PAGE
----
Archive for February, 2009

The Las Vegas We Learned From.

Thursday, February 26th, 2009


Las Vegas Studio: Images from the Archive of Robert Venturi and Denise Scott Brown

? 1968 / 2009: Robert Venture & Denise Scott Brown with Hilar Stadler & Martino Stierli, Editors

While Complexity and Contradiction in Architecture, Venturi’s 1966 manifesto challenging the austerity of Modernist orthodoxy, is undoubtedly his theoretical masterwork, it is Learning from Las Vegas: the Forgotten Symbolism of Architectural Form written in 1972 with Denise Scott Brown and Steven Izenour that is most often read by architecture students today. The book summarizes studies of the Las Vegas Strip undertaken by Venturi and Scott Brown with students at the Yale School of Architecture in 1968. What the book failed to reproduce was the extensive photographic and filmed documentation of the Vegas Strip taken by the group as part of the study process. It is these seminal images, drawn for the Venturi / Scott Brown archives, that Las Vegas Studio makes available for the first time. This is a truly lovely little publication and a remarkable photographic record of Las Vegas in a formative period. (2009: University of Chicago Press; ISBN 9783858817174)

Las Vegas Studio: $62.95

Venturi / Scott Brown Study Group’s Las Vegas Helicopter footage 1968


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Is There Anything So Full of Promise as a Blank Sheet of Paper?

Wednesday, February 25th, 2009

While it’s something of a cliché to pose questions like “Is paper obsolete?” or “Is letter writing a dying art?”, friend of the store Sheree-Lee Olson does, to her credit, acknowledge in her column in this Saturday’s Globe and Mail that paper and electronic media serve different purposes and can co-exist peacefully. And, despite dire predictions, at Swipe at least, there is today more demand for high quality, workaday paper products than at any time in the past 20 years. Between Moleskine, Rhodia, Nava and Whitelines, we have scratchpads, steno pads, cahiers and notebooks to suit just about any need.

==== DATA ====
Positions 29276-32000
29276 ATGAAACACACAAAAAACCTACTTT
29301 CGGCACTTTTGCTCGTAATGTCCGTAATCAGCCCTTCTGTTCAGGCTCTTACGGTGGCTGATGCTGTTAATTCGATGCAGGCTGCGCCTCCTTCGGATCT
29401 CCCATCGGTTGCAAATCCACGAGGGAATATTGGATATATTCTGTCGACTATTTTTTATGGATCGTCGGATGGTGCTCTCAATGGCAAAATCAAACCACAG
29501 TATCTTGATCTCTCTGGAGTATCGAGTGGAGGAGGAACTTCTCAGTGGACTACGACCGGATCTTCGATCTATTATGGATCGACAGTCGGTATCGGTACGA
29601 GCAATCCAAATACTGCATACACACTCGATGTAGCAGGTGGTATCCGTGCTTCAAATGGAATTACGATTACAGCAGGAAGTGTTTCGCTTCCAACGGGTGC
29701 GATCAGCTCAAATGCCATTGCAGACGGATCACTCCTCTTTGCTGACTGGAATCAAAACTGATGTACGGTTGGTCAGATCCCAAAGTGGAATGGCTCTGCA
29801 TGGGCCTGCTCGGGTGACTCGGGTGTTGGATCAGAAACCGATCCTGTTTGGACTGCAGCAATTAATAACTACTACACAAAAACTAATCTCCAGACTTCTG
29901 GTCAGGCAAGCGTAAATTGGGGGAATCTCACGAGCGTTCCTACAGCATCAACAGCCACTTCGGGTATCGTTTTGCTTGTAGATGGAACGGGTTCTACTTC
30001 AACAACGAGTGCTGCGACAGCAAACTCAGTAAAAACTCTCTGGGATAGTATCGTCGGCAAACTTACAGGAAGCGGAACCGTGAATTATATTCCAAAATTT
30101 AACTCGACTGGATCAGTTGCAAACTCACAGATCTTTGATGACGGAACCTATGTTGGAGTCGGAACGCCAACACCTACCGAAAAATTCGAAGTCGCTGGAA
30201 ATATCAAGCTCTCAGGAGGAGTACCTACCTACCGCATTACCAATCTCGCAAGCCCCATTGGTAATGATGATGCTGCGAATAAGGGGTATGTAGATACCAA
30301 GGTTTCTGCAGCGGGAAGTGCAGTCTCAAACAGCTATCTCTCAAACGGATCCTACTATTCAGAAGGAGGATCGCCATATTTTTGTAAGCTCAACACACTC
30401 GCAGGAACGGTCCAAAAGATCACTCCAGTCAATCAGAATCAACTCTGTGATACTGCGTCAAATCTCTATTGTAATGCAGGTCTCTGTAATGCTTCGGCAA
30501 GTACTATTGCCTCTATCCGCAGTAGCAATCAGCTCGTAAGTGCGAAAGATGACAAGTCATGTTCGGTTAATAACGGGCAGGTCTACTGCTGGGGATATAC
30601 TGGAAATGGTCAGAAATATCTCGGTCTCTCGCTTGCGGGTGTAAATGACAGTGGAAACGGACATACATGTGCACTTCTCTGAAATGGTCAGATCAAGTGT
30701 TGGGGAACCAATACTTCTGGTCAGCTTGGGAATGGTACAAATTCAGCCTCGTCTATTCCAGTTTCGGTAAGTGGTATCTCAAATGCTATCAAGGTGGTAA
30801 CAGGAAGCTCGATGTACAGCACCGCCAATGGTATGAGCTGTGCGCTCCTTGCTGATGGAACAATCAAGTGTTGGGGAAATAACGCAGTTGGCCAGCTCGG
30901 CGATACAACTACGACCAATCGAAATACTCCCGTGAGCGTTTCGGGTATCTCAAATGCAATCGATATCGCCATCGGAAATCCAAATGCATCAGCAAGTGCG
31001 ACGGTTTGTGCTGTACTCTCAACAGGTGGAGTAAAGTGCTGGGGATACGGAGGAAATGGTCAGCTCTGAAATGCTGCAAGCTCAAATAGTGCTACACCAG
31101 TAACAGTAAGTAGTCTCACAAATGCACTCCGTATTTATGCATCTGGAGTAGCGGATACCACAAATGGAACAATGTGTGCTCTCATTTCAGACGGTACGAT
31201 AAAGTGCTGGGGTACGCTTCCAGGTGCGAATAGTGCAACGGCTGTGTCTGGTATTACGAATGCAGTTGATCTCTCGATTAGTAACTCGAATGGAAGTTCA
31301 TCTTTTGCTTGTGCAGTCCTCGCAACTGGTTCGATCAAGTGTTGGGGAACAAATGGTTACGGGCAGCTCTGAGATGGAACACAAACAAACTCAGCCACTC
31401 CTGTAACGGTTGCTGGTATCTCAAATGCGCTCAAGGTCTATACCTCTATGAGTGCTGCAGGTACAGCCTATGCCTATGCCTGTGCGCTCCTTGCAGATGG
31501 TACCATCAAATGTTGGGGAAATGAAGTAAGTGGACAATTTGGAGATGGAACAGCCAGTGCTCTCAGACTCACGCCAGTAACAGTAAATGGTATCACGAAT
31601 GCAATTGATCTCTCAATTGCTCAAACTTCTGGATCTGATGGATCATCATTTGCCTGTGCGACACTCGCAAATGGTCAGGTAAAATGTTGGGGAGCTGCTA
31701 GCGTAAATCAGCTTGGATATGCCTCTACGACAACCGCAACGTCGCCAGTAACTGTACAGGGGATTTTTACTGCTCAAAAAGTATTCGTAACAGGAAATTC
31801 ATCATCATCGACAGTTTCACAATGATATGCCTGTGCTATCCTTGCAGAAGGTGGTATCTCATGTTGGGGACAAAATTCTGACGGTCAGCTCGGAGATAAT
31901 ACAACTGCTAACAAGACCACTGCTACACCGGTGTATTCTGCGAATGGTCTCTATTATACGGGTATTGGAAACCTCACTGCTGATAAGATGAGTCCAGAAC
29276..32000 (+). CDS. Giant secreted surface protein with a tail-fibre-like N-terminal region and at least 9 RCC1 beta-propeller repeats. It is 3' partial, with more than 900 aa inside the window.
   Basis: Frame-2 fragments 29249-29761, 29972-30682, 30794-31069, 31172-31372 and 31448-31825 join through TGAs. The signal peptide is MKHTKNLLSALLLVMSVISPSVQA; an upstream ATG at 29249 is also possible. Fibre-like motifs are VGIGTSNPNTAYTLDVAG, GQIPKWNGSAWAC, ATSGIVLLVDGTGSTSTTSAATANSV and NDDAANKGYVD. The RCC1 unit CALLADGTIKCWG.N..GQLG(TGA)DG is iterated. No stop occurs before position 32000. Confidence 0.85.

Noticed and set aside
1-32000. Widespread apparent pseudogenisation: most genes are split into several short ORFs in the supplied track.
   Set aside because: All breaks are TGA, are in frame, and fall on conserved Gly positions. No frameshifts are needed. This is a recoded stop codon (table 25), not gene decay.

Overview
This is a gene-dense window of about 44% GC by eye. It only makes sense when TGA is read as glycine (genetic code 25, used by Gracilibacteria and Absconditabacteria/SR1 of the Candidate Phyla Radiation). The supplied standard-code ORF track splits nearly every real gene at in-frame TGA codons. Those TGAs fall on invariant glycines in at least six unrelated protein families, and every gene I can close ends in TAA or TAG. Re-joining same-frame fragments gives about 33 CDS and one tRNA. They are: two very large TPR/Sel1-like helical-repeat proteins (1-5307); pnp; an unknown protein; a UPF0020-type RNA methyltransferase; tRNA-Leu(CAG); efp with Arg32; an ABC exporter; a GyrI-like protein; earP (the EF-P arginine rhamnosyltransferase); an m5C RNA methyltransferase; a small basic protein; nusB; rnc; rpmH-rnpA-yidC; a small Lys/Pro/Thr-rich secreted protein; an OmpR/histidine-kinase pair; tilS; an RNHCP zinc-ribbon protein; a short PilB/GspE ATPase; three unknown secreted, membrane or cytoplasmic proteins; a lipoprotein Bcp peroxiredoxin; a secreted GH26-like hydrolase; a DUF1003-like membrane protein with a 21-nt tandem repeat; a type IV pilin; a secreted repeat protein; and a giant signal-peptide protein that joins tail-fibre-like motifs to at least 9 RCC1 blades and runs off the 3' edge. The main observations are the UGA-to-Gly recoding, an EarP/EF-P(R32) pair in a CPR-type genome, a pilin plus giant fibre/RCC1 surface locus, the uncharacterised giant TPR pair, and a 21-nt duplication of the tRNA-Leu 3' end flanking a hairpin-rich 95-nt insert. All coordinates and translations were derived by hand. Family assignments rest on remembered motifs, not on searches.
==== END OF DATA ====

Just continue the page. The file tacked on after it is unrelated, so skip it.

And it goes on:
Rhodia Pads

? 1932: Henri & Robert Verilhac

Equally at home in a school bag or the breast pocket of an Armani jacket, Rhodia is the orange notebook from France with the cult following. In sizes ranging from 3″ x 4″ to full A4 (12″ x 8″) Rhodia pads feature quality paper printed with a 5 x 5 grid and an innovative scored front cover that folds neatly behind the pad while writing

Whitelines Pads and Notebooks

? 2006: Olof Hansson

An innovative and patented note paper system from Sweden, Whitelines, as the name implies, offers notebooks, pads and cahiers, in “A” sizes, with white lines instead of black or blue. The lines drop out of a very pale grey printed background such that text and drawings are not obscured by the lines on which they sit. The toned background also reduces eyestrain and allows for clear photocopies, with the faint lines fading out when scanned or faxed.

Rhodia Pads: $1.60 to $8.50
Whitelines Pads and Notebooks: $2.95 to $22.50

Moleskine Notebooks

? c.1890: Traditional / 2000: Moda & Moda

What haven’t you already heard about Moleskines? Blah blah Bruce Chatwin, blah blah Hemingway, blah blah Matisse. In truth, the last quality French manufacturer ceased production in 1986, with Italian stationer Moda & Moda reviving the product a decade later based solely on the description in Chatwin’s unaccountably influential Songlines. Overstated history aside, what is actually appealing about the line is the range of interior formats available, from blank, grid and lined note paper, to heavy sketch and watercolour paper, to musical staff, diaries and even storyboard layouts. As an illustration we’ve linked to Ross Lovegrove’s contribution to Moleskine’s Detour project in support of non-profit literacy foundation lettera27.

For most interior formats: small $15.95, large $23.95


Nava Notebooks: One Year Of White

? 2007: Alessandro Esteri

So typical of Nava (and, more broadly, of Italian design) this gorgeous little group of notebooks is as much a conceptual piece as a practical object. Which is not to say that it is not perfect for sketching, doodling, list-making, and jotting. A page a day, a book a month, and 12 books a year. If you’re into ordering your world sequentially, the punched holes on the fore-edge of each book will satisfy the urge: one hole, January; two holes, February; three, March; and so on through December. Oh, and the dots look cool even if you’ve got a less linear personality

Nava Notepad: Minerva

? 1984: Norbert Linke

In 1984 Norbert Linke created Minerva, a pretty little pocket notepad with a matchbook folded cover that quickly became a cult object in Europe and the UK

Nava Saffiano Minerva Notebook Holder

? 2008: Nava Design & Beat Box

Nava and Beat Box now offer a fine leather cover to luxe up the modest Minerva. It comes with a cute mini pen designed by the extremely talented but famously grumpy Enzo Mari (which is available separately for $14.95 as a ballpen or pencil).

Nava Notebooks: One Year Of White: $47.95 the set
Nava Notepad: Minerva: $3.25
Nava Saffiano Minerva Notebook Holder in black or orange: $94.95


To purchase any of the products or titles mentioned here, please visit our downtown Toronto location, call us toll-free at 1-800-56-swipe or e-mail us at: